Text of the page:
IRELAND HAS paid tribute to the former Lord Mayor of Cork, Terence MacSwiney, on the 100th anniversary of his death.
MacSwiney drew his last breath on October 25th, 1920, at Brixton Prison following 74 days on hunger strike in protest at his internment.
A playwright and author as well as politician, MacSwiney was elected as Sinn Féin Lord Mayor of Cork during the Irish War of Independence in 1920.
He was subsequently arrested by the British Government on charges of sedition and imprisoned in Brixton Prison where he remained until his death.
Today we remember the patriot, poet, revolutionary and former Lord Mayor of Cork, Terence MacSwiney. On the 100th anniversary of his death on hunger strike, we remember the sacrifice that he and so many others made to give us the freedoms and responsibilities we enjoy today.
— Micheál Martin (@MichealMartinTD) October 25, 2020
The hunger strike he instigated helped bring the Irish Republican campaign to international attention.
A further 11 republican prisoners, who were being held inside Cork Men’s Gaol, also went on hunger strike in solidarity with MacSwiney.
Vigils were held, public petitions signed and several businesses shut down for “masses of intercession” during the hunger strike.
'It is not those who can inflict the most but those who can endure the most who will conquer" Terence MacSwiney Irish Patriot, Mayor of Cork. Died in Brixton Prison after 74 days on hunger strike on this day 100 years ago. We remember him with pride pic.twitter.com/Uf3QFDcqAz
— Mary Lou McDonald (@MaryLouMcDonald) October 25, 2020
MacSwiney was one of three prisoners to die during the hunger strike along with Joe Murphy and Michael Fitzgerald.
Speaking from his prison cell, prior to his passing, MacSwiney famous declared: "I am confident that my death will do more to smash the British Empire than my release."
100 years on from his death people across Cork and much of Ireland paid tribute to his impact.
#OnThisDay 25 October 1920 - Terence MacSwiney, the Mayor of Cork, dies in a London prison after 73 days on hunger strike. His last words to a priest by his side were, "I want you to bear witness that I die as a soldier of the Irish Republic.” This is the last photo taken of him. pic.twitter.com/VIO2oQbHOv
— National Library of Ireland (@NLIreland) October 25, 2020
The Taoiseach Micheál Martin led the remembrances on social media.
“Today we remember the patriot, poet, revolutionary and former Lord Mayor of Cork, Terence MacSwiney.
“On the 100th anniversary of his death on hunger strike, we remember the sacrifice that he and so many others made to give us the freedoms and responsibilities we enjoy today.”
Sinn Féin leader Mary Lou MacDonald shared one of MacSwiney’s most famous quotes: “It is not those who can inflict the most but those who can endure the most who will conquer"
“Terence MacSwiney Irish Patriot, Mayor of Cork,” she continued. “Died in Brixton Prison after 74 days on hunger strike on this day 100 years ago. We remember him with pride.”
— Máirtin Flannery (@BallyMairtin) October 25, 2020
In Cork, Lord Mayor Joe Kavanagh, was joined by Bishop Gavin and Archdeacon Adrian Wilkinson to lay a wreath at MacSwiney’s grave.
A day earlier, Cork City Hall was also illuminated in the national colours to mark the centenary of MacSwiney’s death and the deaths of Murphy and Fitzgerald.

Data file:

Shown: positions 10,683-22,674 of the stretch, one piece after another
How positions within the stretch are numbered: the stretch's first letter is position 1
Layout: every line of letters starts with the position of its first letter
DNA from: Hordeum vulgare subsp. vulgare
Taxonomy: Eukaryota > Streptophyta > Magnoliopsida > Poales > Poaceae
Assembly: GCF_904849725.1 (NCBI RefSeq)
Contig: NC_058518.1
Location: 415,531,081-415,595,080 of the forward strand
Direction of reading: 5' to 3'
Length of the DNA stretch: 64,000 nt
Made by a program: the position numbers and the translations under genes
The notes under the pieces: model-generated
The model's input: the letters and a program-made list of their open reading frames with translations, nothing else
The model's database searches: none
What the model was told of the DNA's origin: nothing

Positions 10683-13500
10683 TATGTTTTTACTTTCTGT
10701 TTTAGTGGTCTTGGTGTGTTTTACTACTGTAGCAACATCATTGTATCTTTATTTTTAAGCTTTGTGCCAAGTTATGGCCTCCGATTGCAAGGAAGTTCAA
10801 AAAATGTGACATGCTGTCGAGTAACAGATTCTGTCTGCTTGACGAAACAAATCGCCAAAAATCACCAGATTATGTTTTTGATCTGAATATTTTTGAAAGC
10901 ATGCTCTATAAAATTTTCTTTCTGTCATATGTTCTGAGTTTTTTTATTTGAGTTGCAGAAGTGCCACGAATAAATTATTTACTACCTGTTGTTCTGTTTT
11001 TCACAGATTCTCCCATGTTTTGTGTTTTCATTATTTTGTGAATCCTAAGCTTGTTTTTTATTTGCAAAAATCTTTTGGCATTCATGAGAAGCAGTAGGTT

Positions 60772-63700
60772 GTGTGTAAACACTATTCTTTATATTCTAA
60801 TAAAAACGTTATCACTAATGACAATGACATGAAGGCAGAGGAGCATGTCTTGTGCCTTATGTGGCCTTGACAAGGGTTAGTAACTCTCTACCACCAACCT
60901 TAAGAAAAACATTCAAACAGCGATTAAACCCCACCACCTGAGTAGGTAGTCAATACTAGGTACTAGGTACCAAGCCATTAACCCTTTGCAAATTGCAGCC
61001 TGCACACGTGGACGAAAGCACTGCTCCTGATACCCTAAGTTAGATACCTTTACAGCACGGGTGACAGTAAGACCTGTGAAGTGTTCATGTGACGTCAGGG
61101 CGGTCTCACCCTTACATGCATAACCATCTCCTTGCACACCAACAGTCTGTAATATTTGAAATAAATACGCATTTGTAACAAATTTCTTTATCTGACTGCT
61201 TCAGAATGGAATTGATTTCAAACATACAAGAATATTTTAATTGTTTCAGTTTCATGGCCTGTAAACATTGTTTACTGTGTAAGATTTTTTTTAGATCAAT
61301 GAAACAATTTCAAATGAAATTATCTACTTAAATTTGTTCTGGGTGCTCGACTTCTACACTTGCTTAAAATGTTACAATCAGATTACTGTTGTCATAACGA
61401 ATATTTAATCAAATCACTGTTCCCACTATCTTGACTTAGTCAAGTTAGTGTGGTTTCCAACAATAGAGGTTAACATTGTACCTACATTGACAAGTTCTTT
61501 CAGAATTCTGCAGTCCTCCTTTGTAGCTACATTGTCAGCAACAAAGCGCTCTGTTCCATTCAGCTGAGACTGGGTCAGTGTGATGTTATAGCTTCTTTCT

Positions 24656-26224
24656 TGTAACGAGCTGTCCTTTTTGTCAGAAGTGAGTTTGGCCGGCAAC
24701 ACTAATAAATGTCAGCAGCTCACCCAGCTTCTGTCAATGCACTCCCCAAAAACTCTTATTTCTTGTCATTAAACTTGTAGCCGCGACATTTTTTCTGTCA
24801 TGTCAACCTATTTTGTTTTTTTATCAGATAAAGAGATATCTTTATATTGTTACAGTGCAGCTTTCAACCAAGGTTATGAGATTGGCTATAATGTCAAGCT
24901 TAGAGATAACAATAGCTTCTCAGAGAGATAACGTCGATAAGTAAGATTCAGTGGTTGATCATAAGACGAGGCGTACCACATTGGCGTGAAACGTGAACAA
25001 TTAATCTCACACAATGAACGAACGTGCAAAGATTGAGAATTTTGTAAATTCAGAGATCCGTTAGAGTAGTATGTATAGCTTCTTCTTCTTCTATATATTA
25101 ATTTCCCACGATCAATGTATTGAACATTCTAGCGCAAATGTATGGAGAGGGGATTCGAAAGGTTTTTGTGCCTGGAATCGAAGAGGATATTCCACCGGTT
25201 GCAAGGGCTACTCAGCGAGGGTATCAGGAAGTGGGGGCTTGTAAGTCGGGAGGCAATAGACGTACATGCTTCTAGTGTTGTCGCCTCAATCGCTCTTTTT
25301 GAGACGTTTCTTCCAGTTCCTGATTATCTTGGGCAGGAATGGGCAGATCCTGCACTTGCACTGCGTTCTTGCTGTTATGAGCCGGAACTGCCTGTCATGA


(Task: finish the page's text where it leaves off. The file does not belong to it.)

The Interim President of University College Cork (UCC), Professor John O’Halloran also laid a wreath at the gate of the old Cork Men’s Gaol to commemorate MacSwiney’s death and remember all those who suffered during that period of Irish history.
Professor O’Halloran said: “One hundred years ago, this quiet intersection was the centre of an international storm. With this wreath laying we recall the deaths of Terence MacSwiney, Joseph Murphy, and Michael Fitzgerald, which occurred this week one hundred years ago, and honour their sacrifice for Irish independence.
“We also wish to remember the nine other republican prisoners who survived the hunger strike, albeit with physical and psychological scars.”
A selection of the tributes posted online can be read below:
Lord Mayor Terence MacSwiney died on hunger strike in Brixton Prison hundred years ago today, UCC laid a wreath at Cork Men’s Gaol to commemorate his death and remember all those who suffered during a tumultuous period of Irish history. pic.twitter.com/elpB2bCh08
— UCC Ireland (@UCC) October 25, 2020
Today we remember Terence MacSwiney.
25th October 1920
We are political prisoners.
“I thank what ever Gods may be
For my unconquerable soul.”
Unbowed and Unbroken
— Raymond McCartney (@RaymondMcCartn1) October 25, 2020
Died 100 years ago today
25 October 1920
After 74 days on hunger strike, his death brought Irish republicanism to international attention
At Rochestown Monastery w/ Frs Bonaventure, Coleman, Berchmans, Francis, 30 May 1920
Courtesy of @CorkPMuseum @StPetersCork pic.twitter.com/tLfvoxwWKO
— Old Ireland in Colour (@irelandincolour) October 25, 2020
🇮🇪Today we remember our patriot Lord Mayor Terence MacSwiney, who on this day 100 years ago died after 74 days on hunger strike. Ar dheis Dé go raibh a anam dílis
ℹ️ Visit our new commemorations website to learn more: https://t.co/8F9RNFWNxm #Cork1920 #ACityRemembers pic.twitter.com/ZAWeIZGreZ
— Cork City Council #StaySafe (@corkcitycouncil) October 25, 2020
Today marks the centenary of the death of Terence MacSwiney, MP & Lord Mayor of Cork.
“Sketch for the Funeral of Terence MacSwiney”, by Irish artist John Lavery, depicts his remains lying in St George’s Cathedral, Southwark before his funeral in Ireland. @CrawfordArtGall pic.twitter.com/GRlt9rnY85
— Embassy of Ireland (@IrelandEmbGB) October 25, 2020